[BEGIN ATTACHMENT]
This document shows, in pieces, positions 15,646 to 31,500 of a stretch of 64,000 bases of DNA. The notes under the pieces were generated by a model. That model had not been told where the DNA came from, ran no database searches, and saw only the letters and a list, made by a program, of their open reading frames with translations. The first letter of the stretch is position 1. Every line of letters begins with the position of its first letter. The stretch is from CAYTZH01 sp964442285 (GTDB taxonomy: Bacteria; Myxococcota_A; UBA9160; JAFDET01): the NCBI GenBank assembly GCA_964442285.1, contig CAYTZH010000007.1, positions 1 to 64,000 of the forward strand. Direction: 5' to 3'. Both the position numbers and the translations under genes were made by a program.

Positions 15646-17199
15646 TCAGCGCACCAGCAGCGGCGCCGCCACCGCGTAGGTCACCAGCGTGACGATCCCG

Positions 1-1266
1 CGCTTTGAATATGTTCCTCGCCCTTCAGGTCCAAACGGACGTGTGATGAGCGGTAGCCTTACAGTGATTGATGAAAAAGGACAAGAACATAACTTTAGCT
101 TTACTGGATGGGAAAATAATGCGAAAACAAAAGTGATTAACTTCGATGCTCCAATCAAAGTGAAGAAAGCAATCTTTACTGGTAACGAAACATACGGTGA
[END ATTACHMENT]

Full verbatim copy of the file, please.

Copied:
This document shows, in pieces, positions 15,646 to 31,500 of a stretch of 64,000 bases of DNA. The notes under the pieces were generated by a model. That model had not been told where the DNA came from, ran no database searches, and saw only the letters and a list, made by a program, of their open reading frames with translations. The first letter of the stretch is position 1. Every line of letters begins with the position of its first letter. The stretch is from CAYTZH01 sp964442285 (GTDB taxonomy: Bacteria; Myxococcota_A; UBA9160; JAFDET01): the NCBI GenBank assembly GCA_964442285.1, contig CAYTZH010000007.1, positions 1 to 64,000 of the forward strand. Direction: 5' to 3'. Both the position numbers and the translations under genes were made by a program.

Positions 15646-17199
15646 TCAGCGCACCAGCAGCGGCGCCGCCACCGCGTAGGTCACCAGCGTGACGATCCCG

Positions 1-1266
1 CGCTTTGAATATGTTCCTCGCCCTTCAGGTCCAAACGGACGTGTGATGAGCGGTAGCCTTACAGTGATTGATGAAAAAGGACAAGAACATAACTTTAGCT
101 TTACTGGATGGGAAAATAATGCGAAAACAAAAGTGATTAACTTCGATGCTCCAATCAAAGTGAAGAAAGCAATCTTTACTGGTAACGAAACATACGGTGA